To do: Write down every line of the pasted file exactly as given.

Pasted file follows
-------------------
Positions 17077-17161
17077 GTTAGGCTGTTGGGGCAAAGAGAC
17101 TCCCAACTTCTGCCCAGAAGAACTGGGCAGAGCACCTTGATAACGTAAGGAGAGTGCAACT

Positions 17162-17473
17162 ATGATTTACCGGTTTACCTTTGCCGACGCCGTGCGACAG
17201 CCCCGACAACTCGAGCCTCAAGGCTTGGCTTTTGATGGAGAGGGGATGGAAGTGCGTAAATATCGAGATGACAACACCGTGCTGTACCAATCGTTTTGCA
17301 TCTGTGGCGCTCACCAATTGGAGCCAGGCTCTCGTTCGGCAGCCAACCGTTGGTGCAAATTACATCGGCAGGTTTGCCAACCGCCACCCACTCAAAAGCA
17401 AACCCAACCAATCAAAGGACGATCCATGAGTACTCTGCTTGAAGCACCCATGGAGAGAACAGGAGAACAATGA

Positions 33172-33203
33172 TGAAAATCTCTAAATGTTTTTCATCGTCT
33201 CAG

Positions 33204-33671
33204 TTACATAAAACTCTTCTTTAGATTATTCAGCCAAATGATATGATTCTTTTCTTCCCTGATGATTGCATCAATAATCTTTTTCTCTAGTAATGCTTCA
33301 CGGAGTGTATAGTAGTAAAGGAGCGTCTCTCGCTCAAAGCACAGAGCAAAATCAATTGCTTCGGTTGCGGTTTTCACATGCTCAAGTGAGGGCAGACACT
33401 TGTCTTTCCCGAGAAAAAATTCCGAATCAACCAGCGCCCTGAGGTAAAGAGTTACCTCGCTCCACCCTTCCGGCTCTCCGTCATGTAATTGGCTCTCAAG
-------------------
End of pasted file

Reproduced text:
Positions 17077-17161
17077 GTTAGGCTGTTGGGGCAAAGAGAC
17101 TCCCAACTTCTGCCCAGAAGAACTGGGCAGAGCACCTTGATAACGTAAGGAGAGTGCAACT

Positions 17162-17473
17162 ATGATTTACCGGTTTACCTTTGCCGACGCCGTGCGACAG
17201 CCCCGACAACTCGAGCCTCAAGGCTTGGCTTTTGATGGAGAGGGGATGGAAGTGCGTAAATATCGAGATGACAACACCGTGCTGTACCAATCGTTTTGCA
17301 TCTGTGGCGCTCACCAATTGGAGCCAGGCTCTCGTTCGGCAGCCAACCGTTGGTGCAAATTACATCGGCAGGTTTGCCAACCGCCACCCACTCAAAAGCA
17401 AACCCAACCAATCAAAGGACGATCCATGAGTACTCTGCTTGAAGCACCCATGGAGAGAACAGGAGAACAATGA

Positions 33172-33203
33172 TGAAAATCTCTAAATGTTTTTCATCGTCT
33201 CAG

Positions 33204-33671
33204 TTACATAAAACTCTTCTTTAGATTATTCAGCCAAATGATATGATTCTTTTCTTCCCTGATGATTGCATCAATAATCTTTTTCTCTAGTAATGCTTCA
33301 CGGAGTGTATAGTAGTAAAGGAGCGTCTCTCGCTCAAAGCACAGAGCAAAATCAATTGCTTCGGTTGCGGTTTTCACATGCTCAAGTGAGGGCAGACACT
33401 TGTCTTTCCCGAGAAAAAATTCCGAATCAACCAGCGCCCTGAGGTAAAGAGTTACCTCGCTCCACCCTTCCGGCTCTCCGTCATGTAATTGGCTCTCAAG